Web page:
15. 15. Control and maintenance strategies require load sen- UpWind demonstrated the need to take the wind shear sors, which were adapted and tested within UpWind. into account for large rotors (WP6 and WP2). The 20 To avoid sensor failures causing too much loss of en- MW rotor is so large that the wind inflow needs to be ergy output, loss of sensor signals was incorporated treated as an inhomogeneous phenomenon. One point into the control strategies (WP5) and a strategy was de- measurement, as recommended by IEC standards, is veloped to reduce the number of sensors. The fatigue not representative anymore. A correction method was loading on individual wind turbines can be estimated developed and demonstrated within UpWind. from one heavily instrumented turbine in a wind farm if the relationship of fatigue loading between wind tur- The smart control strategies and high resolution mod- bines inside a wind farm is known. The so-called Flight elling described above require a highly accurate wind Leader Concept 4 was developed in WP7. measurement, since a small deviation can have a sig- nificant impact on reliability. In the metrology domain, Those load sensors can be Bragg sensors, which were UpWind considerably improved knowledge on wind tested and validated within the project (WP7). UpWind measurement accuracy within the MEASNET 5 commu- demonstrated the efficiency and reliability of such nity. Cup anemometers, LIDARs, SODARs and sonic sensors, and assessed the possibility of including optic anemometers (WP1A.2 and WP6) were tested, demon- fibres within the blade material without damaging the strated and improved. UpWind‘s WP1A.2 had access to structure (WP3). almost all existing wind measurement databases. However, using sensors implies the rotor is only react- The advanced control strategies of smart blades using ing to the actual loading phenomenon. As a result of smart sensors enable loads to be lowered considerably, the system inertia, the load will be partly absorbed. so lighter structures can be developed. The improved A step further is to develop preventative load alleviation modelling capability means the design safety factors strategies by detecting and evaluating the upcoming can be less conservative, paving the way to lighter struc- gust or vortex before it arrives at the turbine. A nacelle- tures (WP1A1). UpWind investigated this path, develop- mounted LIDAR is able to do this (WP6), and can be ing accurate integral design tools that took into account used as an input signal for the individual blade pitching, transport, installation, and operation and maintenance or in distributed blade control strategies (WP5). (O&M). Onshore, the transport of large blades is a par- ticular challenge, and UpWind developed innovative In recent years, UpWind has been a focal point for LIDAR blade concepts (WP1B1) enabling a component to be development, and has considerably helped the market transported in two sections without endangering its penetration of LIDAR technologies. Although LIDARs structural safety or aerodynamic efficiency. are still considerably more expensive than SODARs for instance, their technical performance, and thus poten- Integral design tools were also developed to improve the tial, is substantial. UpWind demonstrated that LIDARs reliability of the entire drive train (WP1B.2), and to inves- are sufficiently accurate for wind energy applications. tigate the possibility of developing proportionally lighter (WP1A2). LIDARs can be used for the power curve generators for large wind turbine designs. UpWind inves- estimation of large turbines, for control systems, for tigated ten different generator configurations and found resource assessment in flat terrain, including offshore promising potential weight reductions for permanent and soon in complex terrains (WP1A2 and WP6), and magnet transversal flux generators. for measuring the wind shear over the entire rotor area. 4 The "flight leader " is a term used in aircraft technologies. The idea behind the “flight leader turbines” is to equip selected turbines at representative positions in the wind farm with the required load measurement. The flight leader turbines are thus subject to higher, or at least similar, loads to other turbines in a wind farm. 5 www.measnet.com Design limits and solutions for very large wind turbines 15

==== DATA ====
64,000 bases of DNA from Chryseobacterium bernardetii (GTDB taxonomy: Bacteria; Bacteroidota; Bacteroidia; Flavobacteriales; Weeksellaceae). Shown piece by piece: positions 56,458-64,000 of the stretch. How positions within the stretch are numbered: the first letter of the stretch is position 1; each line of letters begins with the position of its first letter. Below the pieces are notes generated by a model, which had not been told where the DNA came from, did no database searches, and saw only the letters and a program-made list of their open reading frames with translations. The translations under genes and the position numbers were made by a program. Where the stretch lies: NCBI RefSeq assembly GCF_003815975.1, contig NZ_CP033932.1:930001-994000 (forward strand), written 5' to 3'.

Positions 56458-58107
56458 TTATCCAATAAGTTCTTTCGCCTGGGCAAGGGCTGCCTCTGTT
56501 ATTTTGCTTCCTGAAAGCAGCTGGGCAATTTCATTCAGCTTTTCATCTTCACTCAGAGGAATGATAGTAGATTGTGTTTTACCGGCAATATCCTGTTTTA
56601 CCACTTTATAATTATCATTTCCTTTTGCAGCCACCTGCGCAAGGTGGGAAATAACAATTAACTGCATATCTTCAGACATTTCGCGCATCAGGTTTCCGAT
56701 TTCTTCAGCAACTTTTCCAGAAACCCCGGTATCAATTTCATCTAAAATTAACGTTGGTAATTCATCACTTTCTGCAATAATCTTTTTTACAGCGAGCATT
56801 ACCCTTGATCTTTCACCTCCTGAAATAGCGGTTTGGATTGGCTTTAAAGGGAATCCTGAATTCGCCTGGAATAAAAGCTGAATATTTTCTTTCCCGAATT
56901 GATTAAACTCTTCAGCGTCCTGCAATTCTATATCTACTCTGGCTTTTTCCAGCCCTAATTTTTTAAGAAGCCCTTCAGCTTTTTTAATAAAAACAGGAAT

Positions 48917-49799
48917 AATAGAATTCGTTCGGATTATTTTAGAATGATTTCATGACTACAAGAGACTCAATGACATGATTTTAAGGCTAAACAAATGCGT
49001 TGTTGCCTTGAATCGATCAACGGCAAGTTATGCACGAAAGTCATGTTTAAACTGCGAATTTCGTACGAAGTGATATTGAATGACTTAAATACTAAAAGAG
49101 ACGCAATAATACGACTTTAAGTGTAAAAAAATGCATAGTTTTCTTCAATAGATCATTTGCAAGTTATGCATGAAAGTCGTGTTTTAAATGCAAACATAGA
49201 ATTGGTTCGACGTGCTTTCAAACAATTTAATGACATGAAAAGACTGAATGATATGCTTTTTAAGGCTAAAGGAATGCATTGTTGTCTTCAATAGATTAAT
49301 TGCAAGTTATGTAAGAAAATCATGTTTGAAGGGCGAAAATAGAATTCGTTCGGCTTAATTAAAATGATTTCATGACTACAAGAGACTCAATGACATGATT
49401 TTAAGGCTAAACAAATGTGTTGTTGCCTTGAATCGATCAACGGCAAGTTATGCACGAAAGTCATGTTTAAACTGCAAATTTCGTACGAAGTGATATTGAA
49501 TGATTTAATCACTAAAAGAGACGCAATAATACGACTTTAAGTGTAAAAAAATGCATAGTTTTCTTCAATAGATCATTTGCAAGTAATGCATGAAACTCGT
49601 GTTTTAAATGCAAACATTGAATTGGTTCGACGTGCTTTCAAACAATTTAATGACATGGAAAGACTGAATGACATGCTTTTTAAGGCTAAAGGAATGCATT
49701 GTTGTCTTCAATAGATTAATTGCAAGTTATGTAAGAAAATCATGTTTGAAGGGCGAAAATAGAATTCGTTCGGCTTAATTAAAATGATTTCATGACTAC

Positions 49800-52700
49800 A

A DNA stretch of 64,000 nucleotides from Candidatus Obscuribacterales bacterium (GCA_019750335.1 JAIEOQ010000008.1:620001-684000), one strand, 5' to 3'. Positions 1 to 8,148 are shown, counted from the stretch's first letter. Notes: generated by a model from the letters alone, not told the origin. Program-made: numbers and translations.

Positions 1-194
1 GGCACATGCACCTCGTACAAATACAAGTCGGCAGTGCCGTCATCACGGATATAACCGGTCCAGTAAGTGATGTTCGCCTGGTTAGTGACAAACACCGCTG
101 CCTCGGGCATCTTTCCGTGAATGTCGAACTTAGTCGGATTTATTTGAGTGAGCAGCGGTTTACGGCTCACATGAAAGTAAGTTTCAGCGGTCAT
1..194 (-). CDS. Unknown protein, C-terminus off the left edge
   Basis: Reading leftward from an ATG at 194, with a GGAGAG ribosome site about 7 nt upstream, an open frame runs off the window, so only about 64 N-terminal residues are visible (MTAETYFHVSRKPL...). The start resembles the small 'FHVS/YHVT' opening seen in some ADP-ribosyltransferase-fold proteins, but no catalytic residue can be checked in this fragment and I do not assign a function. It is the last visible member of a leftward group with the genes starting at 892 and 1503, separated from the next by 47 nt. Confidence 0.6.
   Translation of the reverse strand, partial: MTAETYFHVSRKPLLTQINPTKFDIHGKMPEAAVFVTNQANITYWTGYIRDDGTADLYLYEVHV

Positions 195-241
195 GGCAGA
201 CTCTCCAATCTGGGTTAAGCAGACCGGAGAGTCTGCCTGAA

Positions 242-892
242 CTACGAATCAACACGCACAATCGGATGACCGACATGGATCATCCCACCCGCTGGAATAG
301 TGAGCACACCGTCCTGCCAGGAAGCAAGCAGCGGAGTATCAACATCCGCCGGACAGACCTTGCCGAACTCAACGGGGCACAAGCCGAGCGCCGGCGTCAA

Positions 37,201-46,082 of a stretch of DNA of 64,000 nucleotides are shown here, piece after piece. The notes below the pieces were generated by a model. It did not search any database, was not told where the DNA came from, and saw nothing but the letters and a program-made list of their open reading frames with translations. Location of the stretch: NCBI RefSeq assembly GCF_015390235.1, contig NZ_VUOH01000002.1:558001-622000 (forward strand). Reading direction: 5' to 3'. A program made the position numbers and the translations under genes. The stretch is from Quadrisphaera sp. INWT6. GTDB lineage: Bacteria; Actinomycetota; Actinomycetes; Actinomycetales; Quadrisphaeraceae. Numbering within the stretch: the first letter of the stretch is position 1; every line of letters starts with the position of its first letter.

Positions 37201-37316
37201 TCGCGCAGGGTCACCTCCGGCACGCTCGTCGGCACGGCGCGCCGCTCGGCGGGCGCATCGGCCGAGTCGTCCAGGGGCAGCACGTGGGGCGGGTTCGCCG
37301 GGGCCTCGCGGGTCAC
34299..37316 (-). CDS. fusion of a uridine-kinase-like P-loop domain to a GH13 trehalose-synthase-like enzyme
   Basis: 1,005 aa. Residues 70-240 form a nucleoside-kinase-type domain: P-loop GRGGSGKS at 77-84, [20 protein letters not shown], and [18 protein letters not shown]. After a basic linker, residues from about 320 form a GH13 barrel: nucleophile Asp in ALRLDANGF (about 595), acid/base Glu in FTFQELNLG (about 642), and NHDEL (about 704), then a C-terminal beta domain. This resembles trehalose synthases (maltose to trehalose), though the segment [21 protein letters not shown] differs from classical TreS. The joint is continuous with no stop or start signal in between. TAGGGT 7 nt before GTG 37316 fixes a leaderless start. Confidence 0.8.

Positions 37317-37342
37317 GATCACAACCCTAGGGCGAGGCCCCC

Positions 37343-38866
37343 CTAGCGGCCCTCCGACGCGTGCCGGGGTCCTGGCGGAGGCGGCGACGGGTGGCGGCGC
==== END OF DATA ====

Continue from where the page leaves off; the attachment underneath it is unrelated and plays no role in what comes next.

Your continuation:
16. 16. 1 UpWind: summary - A 20 MW turbine is feasible The UpWind project worked on ensuring the reliability of It will be challenging for the wind energy sector to at- large turbines, in particular for far offshore applications. tract and train the required number of engineers, post- UpWind focused on condition monitoring technologies graduates and PhD students to fulfil its needs. UpWind (WP7) and fault prediction systems. Such advanced sys- focused on training and education (WP1A3), and devel- tems enable fault detection and preventative mainte- oped free of charge advanced training modules on wind nance to be carried out, with a large potential for cutting energy, including the latest innovations in the field. This O&M costs. The reliability of the future large blades can content is distributed through the REnKnow database 6. be assessed using probabilistic blade failure simulation tools (WP3). UpWind: rooted in history Reducing the loads and the nacelle weight enables the offshore substructure design to be optimised (WP4). UpWind is the largest-ever EU-funded research and UpWind developed integrated wind turbine/substructure development project on wind energy. In terms of scope, design tools and investigated optimal offshore substruc- content and volume, the project can be compared to ture configurations according to the type of turbine, type typical national R&D programmes carried out in coun- of soil and water depth. Future deeper water locations tries like Denmark, Spain, the Netherlands and the were investigated and innovative cost-effective designs USA. The UpWind project was made up of 48 partners, were analysed. all leaders in their field, half from the private sector, and half from the research and academic sector. This Progress was made on deep water foundation analy- makes UpWind the largest public/private partnership sis, including the development of advanced model- ever designed for the wind energy sector. ling techniques and enhancements of current design standards which for example become very important The story of the UpWind project starts in 2001. At for floating designs. that time, the 2001 renewable electricity directive (2001/77/EC) was facilitating the rapid growth of wind With the improved intelligence of wind turbines, wind energy in Europe. By the end of 2000, the installed wind farms are operated more and more as power plants, capacity in Europe was 13 GW. Growth was based on providing services to the electricity system, such as 1 to 2 MW wind turbines, the work horses of that time, flexibility and controllability of active and reactive power, and demonstrators of 4 to 5 MW were under develop- frequency and voltage, fault-ride-through or black start ment, showing the potential for upscaling and innova- capabilities (WP9). Those capabilities will allow for sub- tion. Large cost reductions were envisaged. However, stantially increased penetration of wind power in the the wind energy sector needed to considerably acceler- grid in the near future. The future large offshore wind ate its innovation rate if the energy objectives were to farms, far from shore, will be connected to HVDC VSC, be achieved. forming the backbone of an integrated European off- shore grid, and supporting the emergence of a single electricity market. 6 http://www.renknow.net/ 16 March 2011